Top Books on Black History
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Since 1984, Newsweek has been renowned for its vivid, in-depth special election coverage of the ordeal of running for the presidency. A year before the election, Newsweek assigns reporters to get inside the campaigns of the Republican and Democratic candidates. Newsweek promises not to publish any information until after the votes are cast, and in exchange, the reporters receive remarkable access. They travel with the candidates, are there at crucial turning points and confidential meetings, and uncover stories not covered in day-to-day reporting.
In this book, a compelling narrative by Evan Thomas, Newsweek shares the inside stories from one of the most exciting elections in recent history, illuminating the personalities and events that influenced the outcome, and taking stock of the key players and key issues for the new administration. This will be an absorbing read for anyone interested in American politics.
Mongrel Nation: The America Begotten by Thomas Jefferson and Sally Hemings
by Clarence Walker
The debate over the affair between Thomas Jefferson and Sally Hemings rarely rises above the question of "Did they or didn't they?" But lost in the argument over the existence of such a relationship are equally urgent questions about a history that is more complex, both sexually and culturally, than most of us realize. Mongrel Nation seeks to uncover this complexity, as well as the reasons it is so often obscured.
Clarence Walker contends that the relationship between Jefferson and Hemings must be seen not in isolation but in the broader context of interracial affairs within the plantation complex. Viewed from this perspective, the relationship was not unusual or aberrant but was fairly typical. For many, this is a disturbing realization, because it forces us to abandon the idea of American exceptionalism and re-examine slavery in America as part of a long, global history of slaveholders frequently crossing the color line.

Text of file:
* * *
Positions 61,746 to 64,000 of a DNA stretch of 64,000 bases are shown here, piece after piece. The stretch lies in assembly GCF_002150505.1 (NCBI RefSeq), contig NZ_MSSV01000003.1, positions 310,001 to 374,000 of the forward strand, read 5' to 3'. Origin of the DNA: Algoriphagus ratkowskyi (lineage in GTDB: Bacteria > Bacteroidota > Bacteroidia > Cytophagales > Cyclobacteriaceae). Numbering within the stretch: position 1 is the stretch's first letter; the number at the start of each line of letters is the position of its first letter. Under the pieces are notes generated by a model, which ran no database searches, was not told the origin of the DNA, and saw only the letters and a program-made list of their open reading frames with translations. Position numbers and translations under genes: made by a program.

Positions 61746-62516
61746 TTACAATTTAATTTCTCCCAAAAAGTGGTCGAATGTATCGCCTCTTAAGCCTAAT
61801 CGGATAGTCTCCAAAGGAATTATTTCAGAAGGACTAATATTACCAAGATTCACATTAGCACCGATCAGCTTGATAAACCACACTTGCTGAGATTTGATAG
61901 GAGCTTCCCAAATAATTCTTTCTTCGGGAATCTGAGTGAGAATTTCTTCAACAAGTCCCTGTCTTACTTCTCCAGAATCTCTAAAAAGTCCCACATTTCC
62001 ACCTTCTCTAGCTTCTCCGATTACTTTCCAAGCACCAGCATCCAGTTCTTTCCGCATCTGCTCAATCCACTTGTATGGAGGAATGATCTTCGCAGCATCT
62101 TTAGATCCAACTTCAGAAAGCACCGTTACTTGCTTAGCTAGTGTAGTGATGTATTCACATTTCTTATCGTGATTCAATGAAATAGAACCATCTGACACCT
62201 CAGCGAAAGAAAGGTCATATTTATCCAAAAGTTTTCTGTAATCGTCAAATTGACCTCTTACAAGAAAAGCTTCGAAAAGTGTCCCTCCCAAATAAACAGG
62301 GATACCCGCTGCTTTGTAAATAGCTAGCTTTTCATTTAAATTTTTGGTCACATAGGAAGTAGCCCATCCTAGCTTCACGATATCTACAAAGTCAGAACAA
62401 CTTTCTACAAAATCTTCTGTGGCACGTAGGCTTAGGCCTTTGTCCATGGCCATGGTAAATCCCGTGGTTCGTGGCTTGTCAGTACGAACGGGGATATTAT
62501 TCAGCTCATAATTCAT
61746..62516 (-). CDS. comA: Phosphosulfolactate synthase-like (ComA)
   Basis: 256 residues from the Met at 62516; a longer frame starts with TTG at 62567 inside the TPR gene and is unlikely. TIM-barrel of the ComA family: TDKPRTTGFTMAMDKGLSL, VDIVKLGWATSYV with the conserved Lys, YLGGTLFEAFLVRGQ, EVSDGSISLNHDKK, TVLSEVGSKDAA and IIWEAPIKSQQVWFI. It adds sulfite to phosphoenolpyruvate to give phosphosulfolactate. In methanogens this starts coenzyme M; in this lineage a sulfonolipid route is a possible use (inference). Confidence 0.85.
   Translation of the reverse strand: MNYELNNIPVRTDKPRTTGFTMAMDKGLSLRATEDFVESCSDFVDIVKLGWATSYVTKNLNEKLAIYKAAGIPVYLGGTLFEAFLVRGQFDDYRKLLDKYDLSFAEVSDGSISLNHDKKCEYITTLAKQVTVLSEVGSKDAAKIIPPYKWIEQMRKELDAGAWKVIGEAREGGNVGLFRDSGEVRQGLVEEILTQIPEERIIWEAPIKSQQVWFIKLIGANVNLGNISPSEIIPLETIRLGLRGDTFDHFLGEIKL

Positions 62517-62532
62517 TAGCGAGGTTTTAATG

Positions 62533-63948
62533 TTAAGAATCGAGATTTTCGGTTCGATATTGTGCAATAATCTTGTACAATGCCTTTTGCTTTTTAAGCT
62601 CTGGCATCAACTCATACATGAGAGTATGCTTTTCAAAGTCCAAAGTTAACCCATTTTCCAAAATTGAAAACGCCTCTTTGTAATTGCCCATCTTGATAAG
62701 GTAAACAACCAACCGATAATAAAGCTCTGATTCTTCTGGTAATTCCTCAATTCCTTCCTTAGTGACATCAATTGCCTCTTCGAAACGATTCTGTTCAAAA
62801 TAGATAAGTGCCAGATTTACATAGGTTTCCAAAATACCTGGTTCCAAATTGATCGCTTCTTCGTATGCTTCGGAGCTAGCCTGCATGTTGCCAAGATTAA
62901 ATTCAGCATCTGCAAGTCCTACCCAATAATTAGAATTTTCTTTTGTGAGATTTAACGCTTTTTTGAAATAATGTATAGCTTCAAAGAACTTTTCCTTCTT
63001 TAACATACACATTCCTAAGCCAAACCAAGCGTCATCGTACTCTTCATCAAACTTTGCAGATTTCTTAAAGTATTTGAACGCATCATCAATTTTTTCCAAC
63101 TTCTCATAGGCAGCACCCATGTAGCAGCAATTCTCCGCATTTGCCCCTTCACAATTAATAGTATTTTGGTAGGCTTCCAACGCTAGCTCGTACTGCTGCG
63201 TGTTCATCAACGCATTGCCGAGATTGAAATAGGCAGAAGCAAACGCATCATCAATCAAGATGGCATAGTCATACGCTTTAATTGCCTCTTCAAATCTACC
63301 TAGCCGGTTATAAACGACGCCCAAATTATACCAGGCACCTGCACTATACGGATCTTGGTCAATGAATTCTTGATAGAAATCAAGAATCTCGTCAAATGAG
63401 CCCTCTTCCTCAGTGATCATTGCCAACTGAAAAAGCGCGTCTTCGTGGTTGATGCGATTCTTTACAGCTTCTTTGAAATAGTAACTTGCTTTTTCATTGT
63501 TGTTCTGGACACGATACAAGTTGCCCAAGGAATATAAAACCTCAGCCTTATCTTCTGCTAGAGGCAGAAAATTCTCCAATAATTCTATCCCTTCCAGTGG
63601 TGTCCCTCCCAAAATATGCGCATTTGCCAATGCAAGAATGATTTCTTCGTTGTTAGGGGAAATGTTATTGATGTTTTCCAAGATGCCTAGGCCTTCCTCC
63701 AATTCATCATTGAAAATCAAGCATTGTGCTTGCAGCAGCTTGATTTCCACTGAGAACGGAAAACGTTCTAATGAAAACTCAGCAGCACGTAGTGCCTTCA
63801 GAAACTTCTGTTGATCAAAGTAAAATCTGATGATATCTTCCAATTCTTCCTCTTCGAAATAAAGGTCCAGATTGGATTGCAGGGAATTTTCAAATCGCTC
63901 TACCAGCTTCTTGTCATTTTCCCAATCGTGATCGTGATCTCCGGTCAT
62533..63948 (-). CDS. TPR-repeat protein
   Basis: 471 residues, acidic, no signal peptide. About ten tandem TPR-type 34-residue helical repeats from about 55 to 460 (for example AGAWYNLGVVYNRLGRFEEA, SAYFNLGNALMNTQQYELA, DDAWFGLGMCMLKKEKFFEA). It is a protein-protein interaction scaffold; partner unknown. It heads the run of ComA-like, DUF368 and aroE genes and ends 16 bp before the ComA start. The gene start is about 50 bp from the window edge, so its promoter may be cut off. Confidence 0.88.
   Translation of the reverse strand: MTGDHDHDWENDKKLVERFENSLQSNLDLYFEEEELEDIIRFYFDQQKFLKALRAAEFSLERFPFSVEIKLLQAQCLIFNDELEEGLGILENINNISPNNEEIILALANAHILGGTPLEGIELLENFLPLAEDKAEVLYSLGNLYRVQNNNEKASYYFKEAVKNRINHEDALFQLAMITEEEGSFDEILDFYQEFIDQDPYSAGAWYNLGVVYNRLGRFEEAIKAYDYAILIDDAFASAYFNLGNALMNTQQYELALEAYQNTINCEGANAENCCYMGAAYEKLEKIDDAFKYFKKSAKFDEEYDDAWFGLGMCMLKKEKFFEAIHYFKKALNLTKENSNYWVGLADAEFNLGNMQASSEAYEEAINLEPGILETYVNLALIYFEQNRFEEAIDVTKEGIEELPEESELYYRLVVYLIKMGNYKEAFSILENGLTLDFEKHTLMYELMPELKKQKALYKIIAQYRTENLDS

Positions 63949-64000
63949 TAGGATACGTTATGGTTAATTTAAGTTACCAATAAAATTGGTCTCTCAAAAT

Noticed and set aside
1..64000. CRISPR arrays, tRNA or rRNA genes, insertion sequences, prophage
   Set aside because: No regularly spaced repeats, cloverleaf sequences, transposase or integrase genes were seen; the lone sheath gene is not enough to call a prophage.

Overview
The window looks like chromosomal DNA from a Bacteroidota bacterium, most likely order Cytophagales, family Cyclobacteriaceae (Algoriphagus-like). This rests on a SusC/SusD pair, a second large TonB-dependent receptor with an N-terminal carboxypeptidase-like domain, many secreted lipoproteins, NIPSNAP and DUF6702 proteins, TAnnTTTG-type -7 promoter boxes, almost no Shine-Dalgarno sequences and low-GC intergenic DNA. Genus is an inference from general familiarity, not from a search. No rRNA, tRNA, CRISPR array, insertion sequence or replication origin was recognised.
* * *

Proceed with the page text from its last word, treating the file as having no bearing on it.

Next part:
As a young journalist covering black life at large, author Ytasha L. Womack was caught unaware when she found herself straddling black culture's rarely acknowledged generation gaps and cultural divides. Traditional images show blacks unified culturally, politically, and socially, united by race at venues such as churches and community meetings. But in the "post black" era, even though individuals define themselves first as black, they do not necessarily define themselves by tradition as much as by personal interests, points of view, and lifestyle.
In "Post Black: How a New Generation Is Redefining African American Identity," Womack takes a fresh look at dynamics shaping the lives of contemporary African Americans.
Although grateful to generations that have paved the way, many cannot relate to the rhetoric of pundits who speak as ambassadors of black life any more than they see themselves in exaggerated hip-hop images. Combining interviews, opinions of experts, and extensive research, "Post Black" will open the eyes of some, validate the lives of others, and provide a realistic picture of the expanding community.
Stormy Weather: The Life of Lena Horne
by James Gavin
At long last, the first serious biography of entertainment legend Lena Horne – the celebrated star of film, stage, and music who became one of the first African-American icons.